Babylon ★★★

Well, I still don't know a few days later and I guess that alone is a good sign. I despised most of it on a scene by scene level, those "debaucheries" are all tease and no commitment (completely unlike the Kenneth-Anger-book, btw) and they're still the best parts, because the rest is mostly one strained bravura set piece after the other. What beats you into submission here is not "excess" but audience manipulation 101 turned to eleven, all the tricks you learned in film school on hyperdrive ... some of those tracking shots made me downright aggressive ... and on a structural level it is even more rote, with the attempts at counter-myth-making falling especially flat. I mean, nothing against film history as fever dream, but when you make a film about the history of popular entertainment in the late 20s and early 30s and skip over both the precode era and (much worse) the great depression, there just isn't any history left to deconstruct so naturally all that's left are a few feeble attempts at tokenist revisionism.

All that being said, as an aesthetic object it somehow ends up much more than the sum of its part. Say what you will about Margot Robbie's tour de force performance ... once again, a comparison of the two Robbie watching herself on screen with an audience scenes in this and OUATIA alone makes it clear what is missing here: a conception of cinema that moves beyond behavioristic cause and effect mechanics ... and yet Chazelle clearly manages to turn her into the affective center of the film. At a certain point it really does not matter anymore that neither Robbie's nor Pitt's nor to a lesser degree the other character trajectories do not make much sense historically, in fact what makes the film interesting is that they all start spiraling off away from history or rather Chazelle's distortion of it and towards a nothingness of their own choosing. Indeed the sense of dread, of everything breaking apart and vanishing into thin air becomes almost overbearing at some points during the last hour (clearly the best part), and that Chazelle tries to sell us a filmbro-jerk-off-montage and yet another uber-showy tracking shot as a beacon of hope only makes things worse.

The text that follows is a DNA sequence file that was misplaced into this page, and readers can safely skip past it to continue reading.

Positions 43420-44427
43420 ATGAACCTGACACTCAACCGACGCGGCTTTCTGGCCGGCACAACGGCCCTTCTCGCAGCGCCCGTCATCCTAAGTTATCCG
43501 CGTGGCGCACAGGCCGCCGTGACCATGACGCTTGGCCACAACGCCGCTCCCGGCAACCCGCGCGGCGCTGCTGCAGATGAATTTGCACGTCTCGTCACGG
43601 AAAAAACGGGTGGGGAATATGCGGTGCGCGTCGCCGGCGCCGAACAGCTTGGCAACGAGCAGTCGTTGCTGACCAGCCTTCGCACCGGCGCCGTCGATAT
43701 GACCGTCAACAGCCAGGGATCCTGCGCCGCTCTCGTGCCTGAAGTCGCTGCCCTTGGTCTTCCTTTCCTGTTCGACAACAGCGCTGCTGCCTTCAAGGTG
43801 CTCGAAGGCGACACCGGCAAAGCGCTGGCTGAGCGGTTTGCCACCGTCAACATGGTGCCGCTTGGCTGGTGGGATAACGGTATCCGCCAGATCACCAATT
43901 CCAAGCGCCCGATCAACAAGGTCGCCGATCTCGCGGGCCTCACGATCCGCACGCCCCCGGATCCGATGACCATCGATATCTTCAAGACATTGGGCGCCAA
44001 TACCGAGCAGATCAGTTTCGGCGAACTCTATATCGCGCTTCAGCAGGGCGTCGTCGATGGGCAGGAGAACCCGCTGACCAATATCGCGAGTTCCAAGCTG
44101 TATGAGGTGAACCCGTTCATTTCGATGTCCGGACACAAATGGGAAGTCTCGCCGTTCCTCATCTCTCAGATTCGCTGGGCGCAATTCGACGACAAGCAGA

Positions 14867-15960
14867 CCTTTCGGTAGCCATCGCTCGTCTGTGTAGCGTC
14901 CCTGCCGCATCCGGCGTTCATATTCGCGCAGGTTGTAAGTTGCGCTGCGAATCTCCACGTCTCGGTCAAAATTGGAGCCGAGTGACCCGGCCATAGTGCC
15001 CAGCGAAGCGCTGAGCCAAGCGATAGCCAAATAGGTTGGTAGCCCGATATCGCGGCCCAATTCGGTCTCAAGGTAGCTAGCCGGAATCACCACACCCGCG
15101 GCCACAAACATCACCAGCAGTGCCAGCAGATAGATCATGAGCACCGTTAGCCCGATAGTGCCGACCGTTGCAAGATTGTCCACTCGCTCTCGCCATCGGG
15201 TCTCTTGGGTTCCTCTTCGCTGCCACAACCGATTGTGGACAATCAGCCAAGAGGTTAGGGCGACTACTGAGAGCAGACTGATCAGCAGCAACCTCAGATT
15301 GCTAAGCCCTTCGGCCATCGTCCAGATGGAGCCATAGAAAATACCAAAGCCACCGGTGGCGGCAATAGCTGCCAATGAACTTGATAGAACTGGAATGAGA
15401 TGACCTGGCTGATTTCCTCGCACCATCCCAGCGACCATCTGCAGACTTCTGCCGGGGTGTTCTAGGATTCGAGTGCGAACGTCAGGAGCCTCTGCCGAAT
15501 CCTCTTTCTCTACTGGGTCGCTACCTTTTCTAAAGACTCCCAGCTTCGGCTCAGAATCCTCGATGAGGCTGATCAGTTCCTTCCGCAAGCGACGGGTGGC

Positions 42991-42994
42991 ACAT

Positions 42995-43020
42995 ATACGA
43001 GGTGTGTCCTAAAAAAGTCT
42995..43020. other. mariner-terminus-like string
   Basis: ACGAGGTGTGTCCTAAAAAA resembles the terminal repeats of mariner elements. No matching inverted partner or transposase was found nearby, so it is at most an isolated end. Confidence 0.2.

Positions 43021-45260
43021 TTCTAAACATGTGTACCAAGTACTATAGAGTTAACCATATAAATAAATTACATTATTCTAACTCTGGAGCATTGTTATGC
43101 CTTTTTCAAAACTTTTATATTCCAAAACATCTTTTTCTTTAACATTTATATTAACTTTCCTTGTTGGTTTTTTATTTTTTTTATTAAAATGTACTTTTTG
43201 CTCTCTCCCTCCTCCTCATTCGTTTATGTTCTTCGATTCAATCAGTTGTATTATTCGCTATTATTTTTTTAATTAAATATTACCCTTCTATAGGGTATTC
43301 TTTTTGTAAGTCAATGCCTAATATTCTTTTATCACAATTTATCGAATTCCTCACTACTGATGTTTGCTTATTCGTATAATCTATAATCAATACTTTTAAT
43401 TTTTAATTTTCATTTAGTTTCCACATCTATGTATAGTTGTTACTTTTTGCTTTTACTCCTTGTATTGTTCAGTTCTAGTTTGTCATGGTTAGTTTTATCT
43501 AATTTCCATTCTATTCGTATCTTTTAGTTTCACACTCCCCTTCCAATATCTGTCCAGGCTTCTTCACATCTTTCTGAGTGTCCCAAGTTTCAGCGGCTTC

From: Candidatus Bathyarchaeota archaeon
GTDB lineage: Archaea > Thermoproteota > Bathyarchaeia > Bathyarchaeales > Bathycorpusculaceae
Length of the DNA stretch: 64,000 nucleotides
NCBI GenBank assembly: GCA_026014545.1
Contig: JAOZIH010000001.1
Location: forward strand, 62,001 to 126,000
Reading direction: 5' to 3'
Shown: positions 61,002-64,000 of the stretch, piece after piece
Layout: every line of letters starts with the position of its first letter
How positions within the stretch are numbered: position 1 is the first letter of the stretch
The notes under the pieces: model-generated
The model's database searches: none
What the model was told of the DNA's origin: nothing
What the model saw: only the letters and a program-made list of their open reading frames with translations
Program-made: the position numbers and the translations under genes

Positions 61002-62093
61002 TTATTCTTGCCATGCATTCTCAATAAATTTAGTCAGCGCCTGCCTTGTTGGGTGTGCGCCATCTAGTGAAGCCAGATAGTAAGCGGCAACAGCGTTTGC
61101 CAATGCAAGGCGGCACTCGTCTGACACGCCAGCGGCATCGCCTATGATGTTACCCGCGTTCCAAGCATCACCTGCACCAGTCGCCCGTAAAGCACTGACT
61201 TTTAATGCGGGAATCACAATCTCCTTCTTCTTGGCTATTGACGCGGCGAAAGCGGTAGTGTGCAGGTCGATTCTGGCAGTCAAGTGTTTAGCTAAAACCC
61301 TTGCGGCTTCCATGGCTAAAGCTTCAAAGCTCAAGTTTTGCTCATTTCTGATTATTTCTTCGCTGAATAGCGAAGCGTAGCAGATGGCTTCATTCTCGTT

Plus, I can't get that also extremely overeager and probably downright evil yet also clearly brilliant score out of my head.

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